Online retail is a booming business. But I’ve seen too many ecommerce businesses struggle to get traction. It’s taken me years to learn everything included on this page. Use the information here to set up your ecommerce store, protect yourself legally, get your finances in order, market and sell your product, and start building your store.
There’s nothing more rewarding than starting a business from nothing and watching it grow. You build it up, and no one can take it from you.
7 Step to Start Ecommerce Business
Step 1: Research Ecommerce Business Models
Beginning your research is the first critical step. Don’t operate off of a hunch. Growing any online business is an investment. Treat it as such.
There isn’t a single business structure that works for everyone. Service-based business, software, digital product sales, and physical products are just the tip of the iceberg.
Before deciding what to sell online, you need to understand the different business models available. It’s not rocket science, but it does impact your business structure.
If you want to turn a profit without touching your product or investing heavily at the start, dropshipping or print on demand is a wise choice.
If you like having your warehouse full of goodies, you’re investing more up front and working with a wholesaling or warehousing (retail) model. Have a business idea for the perfect product idea or a favorite product you wish you could sell under your brand? Look into white labeling and manufacturing.
And then there are subscriptions, where you carefully curate a set of products or a single product to be delivered at regular intervals to your customers.
The ecommerce business model that attracts me the most is a single product category that you supplement with affiliate marketing. You can control the content marketing and branding on a focused product and focus the rest of your energy on driving sales by monetizing traffic.
Step 2: Start Ecommerce Niche Research
Choosing your niche is the most important step in opening your online business. Start this process by identifying successful companies already working in this space. Ensure that the area is competitive – an absence of competition usually indicates no market.
However, don’t pick an overly crowded niche and skip anything dominated by major brands. If you’re having trouble with this, drill down further on what you want to do – the more specific you are, the less competition you are likely to face.
Niche-ing down also benefits you from having a lot of “shoulder” niches related to what you do, but not identical. You can work together with business owners in those niches to cross-promote, become (or acquire) an affiliate, and grow your customer base.
Step 3: Validate Target Market and Product Ideas
Now that you’ve identified a niche and business model, you might be tempted to start hunting for products to sell.
Don’t. Before you think about product ideas, think about personas. You can’t expect people to buy your product if you don’t know who you’re selling to.
Who are you? What does the store represent? Who are your ideal customers? You need to project a consistent brand image (a journey that starts with your brand name). An organic seed company that started selling conventional fertilizer wouldn’t last very long.
Fortunately, Facebook makes it relatively easy for us to find your target audience online. Specifically, know precisely how many people you can target. You can drill down to get very focused numbers and detailed demographics.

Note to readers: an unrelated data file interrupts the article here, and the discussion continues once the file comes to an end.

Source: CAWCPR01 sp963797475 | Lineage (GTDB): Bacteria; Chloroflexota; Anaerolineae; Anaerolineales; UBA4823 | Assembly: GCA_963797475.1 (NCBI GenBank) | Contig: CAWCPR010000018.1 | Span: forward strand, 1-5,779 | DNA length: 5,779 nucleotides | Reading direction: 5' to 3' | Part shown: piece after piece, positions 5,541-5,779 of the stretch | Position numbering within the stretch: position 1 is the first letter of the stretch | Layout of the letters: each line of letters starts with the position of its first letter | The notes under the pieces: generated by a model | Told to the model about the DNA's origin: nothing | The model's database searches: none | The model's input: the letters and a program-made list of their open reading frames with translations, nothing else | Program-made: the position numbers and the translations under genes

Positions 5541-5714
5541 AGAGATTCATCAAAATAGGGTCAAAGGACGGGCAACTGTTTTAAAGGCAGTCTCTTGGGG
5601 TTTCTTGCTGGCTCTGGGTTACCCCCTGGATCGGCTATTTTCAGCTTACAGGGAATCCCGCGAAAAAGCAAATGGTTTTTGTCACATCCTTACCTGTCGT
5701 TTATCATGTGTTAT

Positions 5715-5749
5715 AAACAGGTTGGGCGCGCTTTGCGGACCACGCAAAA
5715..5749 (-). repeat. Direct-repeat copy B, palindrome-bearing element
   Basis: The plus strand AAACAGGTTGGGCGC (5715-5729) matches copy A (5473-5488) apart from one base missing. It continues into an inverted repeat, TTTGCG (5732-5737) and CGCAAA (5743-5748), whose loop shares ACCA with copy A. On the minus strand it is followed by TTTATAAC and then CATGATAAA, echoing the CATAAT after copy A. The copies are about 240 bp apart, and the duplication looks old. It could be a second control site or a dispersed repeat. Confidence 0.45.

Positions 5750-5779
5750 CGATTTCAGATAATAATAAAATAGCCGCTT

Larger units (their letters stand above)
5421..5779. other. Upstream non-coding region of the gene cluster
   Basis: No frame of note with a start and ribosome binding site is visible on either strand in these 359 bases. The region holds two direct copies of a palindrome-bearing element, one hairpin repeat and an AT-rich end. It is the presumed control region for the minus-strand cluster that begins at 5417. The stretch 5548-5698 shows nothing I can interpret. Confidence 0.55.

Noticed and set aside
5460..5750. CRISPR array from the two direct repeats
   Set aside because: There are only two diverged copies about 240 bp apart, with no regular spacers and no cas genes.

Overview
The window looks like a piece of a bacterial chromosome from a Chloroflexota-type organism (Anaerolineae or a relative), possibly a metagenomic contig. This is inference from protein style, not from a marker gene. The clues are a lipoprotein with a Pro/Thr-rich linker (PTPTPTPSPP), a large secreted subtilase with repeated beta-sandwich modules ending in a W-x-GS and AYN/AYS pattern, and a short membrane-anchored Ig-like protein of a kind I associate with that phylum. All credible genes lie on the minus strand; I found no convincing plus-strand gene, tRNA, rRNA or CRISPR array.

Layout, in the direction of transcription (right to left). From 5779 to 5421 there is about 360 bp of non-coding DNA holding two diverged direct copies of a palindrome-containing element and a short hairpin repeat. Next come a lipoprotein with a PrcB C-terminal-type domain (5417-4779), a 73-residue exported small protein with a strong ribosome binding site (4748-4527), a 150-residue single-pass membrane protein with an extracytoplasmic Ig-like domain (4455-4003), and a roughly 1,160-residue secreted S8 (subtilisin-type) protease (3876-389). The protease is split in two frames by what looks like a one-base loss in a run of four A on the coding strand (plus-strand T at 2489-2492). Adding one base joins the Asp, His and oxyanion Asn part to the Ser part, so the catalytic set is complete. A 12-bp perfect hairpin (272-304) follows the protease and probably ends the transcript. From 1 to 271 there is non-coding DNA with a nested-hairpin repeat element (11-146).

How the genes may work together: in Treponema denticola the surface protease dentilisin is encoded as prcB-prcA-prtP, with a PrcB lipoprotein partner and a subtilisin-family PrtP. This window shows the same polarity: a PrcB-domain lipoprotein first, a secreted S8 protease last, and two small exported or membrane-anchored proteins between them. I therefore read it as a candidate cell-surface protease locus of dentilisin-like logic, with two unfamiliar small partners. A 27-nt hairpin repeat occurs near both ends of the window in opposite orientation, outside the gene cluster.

I call it a “targetable target audience” – it’s a bit of a funny term, but you’d be surprised to know that most entrepreneurs have no idea how many people are in their target audience online. If you want a brand targeting hardcore triathletes who enjoy mountain biking, you may have to go a little broader. You can’t build a business if your target audience is only 100K people.
Once you’ve identified the image you want to project and the customer you are catering to, it’s time to develop product ideas. I suggest starting with one – you’ll invest less at the start, and if you want to offer more, you can test the waters with affiliate marketing.
Step 4: Register Your Ecommerce Business & Brand Name
If you want to start a successful business, you need a brand that connects with your persona. Identifying your persona makes building an ecommerce brand easier. You might avoid girlie colors and images if you sell products to corporate businesswomen interested in living a sustainable life.
But before you set up your store and get into the nitty-gritty of building a brand, you’ll need to take some basic steps.
Register Your Business.
Choose a business name and register your company. There are legal protections and tax benefits for incorporating, so don’t skip it.
Pick Your Store’s Name
The name of your site and the legal standing of your business doesn’t need to be identical, but keeping them consistent has its benefits. Make sure whatever you choose fits your niche – you don’t want to pick a brand name at the last minute.
Get Your Business Licenses
Suppose you’re not familiar with this process. In that case, the Small Business Association has plenty of resources to help you get started, including a mentor-protege network and courses on small business basics. Look actively for mentors – their advice can be priceless, even for little things like acquiring business licenses. One of the most intelligent decisions I ever made was finding someone who could show me the ropes.
Get Your Employer Identification Number
You’ll need an Employer Identification Number (EIN) to open a business bank account and file your business taxes next April, even if you don’t plan on having any employees. Your EIN is like your business’s social security number: it’s a unique number that identifies your business and helps you file necessary paperwork.
Apply for Business Licenses and Permits
Operating an online store does not exclude you from needing specific business licenses and permits. Check with your city, county, and state to see what sorts of sales tax licenses or home business licenses you need, and get those approved before you start operating.
Find the Right Vendors